Tuesday, January 05, 2010

Low magnesium can cause loss of muscle mass and weakness

A new study shows older adults with higher levels of magnesium in the blood have stronger muscles and more muscle mass.

There are four generally accepted reasons for strength and muscle loss.
  1. Inactivity. Muscles must be used to maintain their strength and mass.
  2. Aging. At first, up to about age 50 you will lose only about 4% of your strength and muscle mass per decade. But after that the loss increases to about 10% per decade. This can be countered by exercise and proper diet.
  3. Those on weight loss programs that do not provide proper nutrition.
  4. Low levels of magnesium in the diet, which is true for and amazing 80% of Americans.
Magnesium plays a number of key roles in body function. About 50% is found in bone and the other half is found predominately inside cells of body tussues and organs. This amazing mineral is needed for over 300 biochemical reactions in the body.
  • It keeps heart rhythm steady, supports a healthy immune system and keeps bone strong.
  • It helps regulate blood sugar levels. Diabetics are almost universally low in this mineral.
  • It helps promote normal blood pressure.
  • It aids protein synthesis and is intimately involved in energy metabolism.
  • Adequate levels are essential for optimum athletic perforance because it helps maintain muscle mass, prevent cramps and relieve stiff or tight muscles.
To investigate whether loss of magnesium might contribute to the loss of muscle mass, or sarcopenia, often seen in older people and those on weight loss diets. The researchers measured serum levels of magnesium and performed a number of tests of muscle strength and function in 1,138 men and women with an average age of about 67 years.

The researchers found a strong relationship between magnesium levels and muscle function that remained even after they adjusted for factors that could affect both muscle strength and magnesium metabolism. Individuals with higher magnesium levels had a stronger hand grip, more power in their lower leg muscles and were able to extend their knees and ankles with more force.

Even people in wealthy Western nations may not get enough magnesium. Eighty percent of US adults get less than the recommended daily allowance of this mineral. Older people, individuals on poorly designed weight loss programs and those with chronic disease are at particularly high risk of magnesium deficiency.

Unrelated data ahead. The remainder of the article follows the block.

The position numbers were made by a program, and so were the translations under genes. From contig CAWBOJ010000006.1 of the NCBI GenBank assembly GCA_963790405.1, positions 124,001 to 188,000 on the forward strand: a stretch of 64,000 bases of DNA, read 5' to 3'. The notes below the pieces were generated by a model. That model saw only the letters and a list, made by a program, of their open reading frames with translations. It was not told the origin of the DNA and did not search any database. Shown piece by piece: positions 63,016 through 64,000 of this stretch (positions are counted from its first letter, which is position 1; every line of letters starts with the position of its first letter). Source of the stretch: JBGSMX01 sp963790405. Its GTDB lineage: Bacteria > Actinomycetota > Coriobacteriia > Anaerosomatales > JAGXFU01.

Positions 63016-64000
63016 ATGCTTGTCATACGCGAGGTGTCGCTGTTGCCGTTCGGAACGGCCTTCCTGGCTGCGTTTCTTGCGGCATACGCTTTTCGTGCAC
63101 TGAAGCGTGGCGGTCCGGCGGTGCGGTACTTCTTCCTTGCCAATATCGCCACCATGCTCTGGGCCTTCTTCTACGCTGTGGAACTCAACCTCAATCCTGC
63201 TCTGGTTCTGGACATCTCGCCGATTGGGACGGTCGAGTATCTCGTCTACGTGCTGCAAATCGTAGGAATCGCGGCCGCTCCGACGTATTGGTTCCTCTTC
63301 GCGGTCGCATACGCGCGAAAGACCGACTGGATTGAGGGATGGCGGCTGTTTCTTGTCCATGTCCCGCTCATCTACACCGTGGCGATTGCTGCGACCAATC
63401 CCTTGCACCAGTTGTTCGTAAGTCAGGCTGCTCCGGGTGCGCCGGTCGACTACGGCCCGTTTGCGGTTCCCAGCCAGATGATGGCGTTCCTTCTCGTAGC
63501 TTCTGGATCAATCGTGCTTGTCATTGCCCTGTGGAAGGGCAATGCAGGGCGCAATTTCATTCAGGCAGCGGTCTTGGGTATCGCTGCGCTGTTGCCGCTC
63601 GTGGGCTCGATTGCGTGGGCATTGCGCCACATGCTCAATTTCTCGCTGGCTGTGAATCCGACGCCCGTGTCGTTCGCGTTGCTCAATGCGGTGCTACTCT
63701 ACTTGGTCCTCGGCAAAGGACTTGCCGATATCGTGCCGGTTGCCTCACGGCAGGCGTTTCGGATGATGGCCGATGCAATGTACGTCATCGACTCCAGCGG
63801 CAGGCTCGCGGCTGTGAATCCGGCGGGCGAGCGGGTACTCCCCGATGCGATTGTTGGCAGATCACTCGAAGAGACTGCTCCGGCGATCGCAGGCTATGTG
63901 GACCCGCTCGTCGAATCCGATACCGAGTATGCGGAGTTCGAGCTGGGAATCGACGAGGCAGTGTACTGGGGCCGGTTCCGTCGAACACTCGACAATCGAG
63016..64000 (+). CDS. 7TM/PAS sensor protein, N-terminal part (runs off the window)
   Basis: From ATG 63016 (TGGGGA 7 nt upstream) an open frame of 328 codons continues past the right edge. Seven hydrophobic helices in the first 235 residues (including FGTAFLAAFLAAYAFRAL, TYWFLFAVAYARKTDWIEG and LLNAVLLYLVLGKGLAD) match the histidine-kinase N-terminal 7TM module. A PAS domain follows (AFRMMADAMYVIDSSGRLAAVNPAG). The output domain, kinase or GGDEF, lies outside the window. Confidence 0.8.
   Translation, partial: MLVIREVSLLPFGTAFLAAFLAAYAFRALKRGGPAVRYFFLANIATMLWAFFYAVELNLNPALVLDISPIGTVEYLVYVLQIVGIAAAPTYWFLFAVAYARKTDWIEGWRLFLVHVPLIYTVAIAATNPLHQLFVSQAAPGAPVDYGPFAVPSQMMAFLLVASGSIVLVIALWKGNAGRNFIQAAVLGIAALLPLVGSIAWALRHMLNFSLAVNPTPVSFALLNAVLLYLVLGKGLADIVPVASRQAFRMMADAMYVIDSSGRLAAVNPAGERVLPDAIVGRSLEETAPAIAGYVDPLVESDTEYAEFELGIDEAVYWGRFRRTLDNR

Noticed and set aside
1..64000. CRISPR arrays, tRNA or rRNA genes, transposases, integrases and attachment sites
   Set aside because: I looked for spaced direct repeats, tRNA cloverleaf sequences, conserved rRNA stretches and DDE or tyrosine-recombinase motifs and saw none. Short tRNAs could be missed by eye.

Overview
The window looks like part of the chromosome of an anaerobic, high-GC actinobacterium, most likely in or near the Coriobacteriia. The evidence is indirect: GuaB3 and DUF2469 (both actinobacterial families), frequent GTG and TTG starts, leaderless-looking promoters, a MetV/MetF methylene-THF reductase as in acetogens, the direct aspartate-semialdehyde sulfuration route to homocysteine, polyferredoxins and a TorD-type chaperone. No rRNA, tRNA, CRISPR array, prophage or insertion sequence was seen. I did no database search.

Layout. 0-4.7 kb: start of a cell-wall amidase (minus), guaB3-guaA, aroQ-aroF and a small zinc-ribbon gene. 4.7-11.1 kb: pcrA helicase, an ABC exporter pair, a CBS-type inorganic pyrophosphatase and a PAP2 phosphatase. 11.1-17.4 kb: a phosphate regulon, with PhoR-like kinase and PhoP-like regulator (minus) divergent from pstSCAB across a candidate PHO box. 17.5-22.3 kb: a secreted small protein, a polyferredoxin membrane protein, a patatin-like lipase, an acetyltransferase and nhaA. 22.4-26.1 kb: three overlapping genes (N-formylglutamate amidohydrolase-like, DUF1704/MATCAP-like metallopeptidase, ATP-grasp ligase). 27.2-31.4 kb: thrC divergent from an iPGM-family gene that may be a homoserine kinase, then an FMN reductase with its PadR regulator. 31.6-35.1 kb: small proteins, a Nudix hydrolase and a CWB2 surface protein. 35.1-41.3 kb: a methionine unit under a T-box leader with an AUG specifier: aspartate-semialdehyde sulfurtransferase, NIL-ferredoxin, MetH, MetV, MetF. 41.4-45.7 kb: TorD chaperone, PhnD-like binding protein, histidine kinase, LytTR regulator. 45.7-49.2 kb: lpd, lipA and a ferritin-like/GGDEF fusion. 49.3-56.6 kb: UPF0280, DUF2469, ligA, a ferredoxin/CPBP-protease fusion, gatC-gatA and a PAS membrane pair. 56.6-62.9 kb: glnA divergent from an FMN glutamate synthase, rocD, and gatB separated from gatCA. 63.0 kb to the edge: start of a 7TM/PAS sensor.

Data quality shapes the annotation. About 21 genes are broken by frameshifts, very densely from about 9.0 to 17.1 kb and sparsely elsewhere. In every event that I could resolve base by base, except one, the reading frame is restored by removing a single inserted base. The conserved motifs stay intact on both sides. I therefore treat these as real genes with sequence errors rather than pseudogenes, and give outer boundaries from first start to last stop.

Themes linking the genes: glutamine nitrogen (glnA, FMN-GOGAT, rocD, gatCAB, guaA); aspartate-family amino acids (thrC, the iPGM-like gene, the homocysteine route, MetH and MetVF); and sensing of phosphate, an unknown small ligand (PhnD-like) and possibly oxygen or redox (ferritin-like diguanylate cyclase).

"The importance of elucidating the role of low magnesium status on the development of loss of muscle mass cannot be overlooked, because the aging population at risk of related disability continues to grow and contribute to extensive health care costs."

Some early signs are fatigue and general weakness. If you suffer from lower back pain, stiff, weak or tight muscles, the culprit may be low levels of magnesium.

Comments: When Shaklee scientists read the reports on the pitiful magnesium situation in America, they took action. Shaklee developed and amazing product called VitalMag. It contains 200 mg of elemental magnesium from three sources (magnesium oxide, magnesium citrate and magnesium gluconate) to assure maximum absorption and delivery to your cells. It also contains 99 mg of potassium for proper nerve transmission, muscle contraction and heart health. In addition, there is 1 mg of boron to aid in magnesium utilization and bone metabolism.

There are two problems with many magnesium supplements on the market. One, they contain too much magnesium. Two, they have and immediate release which causes what I like to call the "Milk of Magnesia" syndrome. Shaklee conquered this problem with a time-released, gel-diffusion delivery tablet. The gel diffusion system slowly releases nutrients over four to six hours. This system is specifically designed to prevent gastrointestinal upset commonly associated with magnesium supplements. I strongly suggest you add VitalMag to your daily supplement regime. Magnesium has too many functions in the body to be short-changed.

1 comment:

..WW.. said...


great site .........so informative too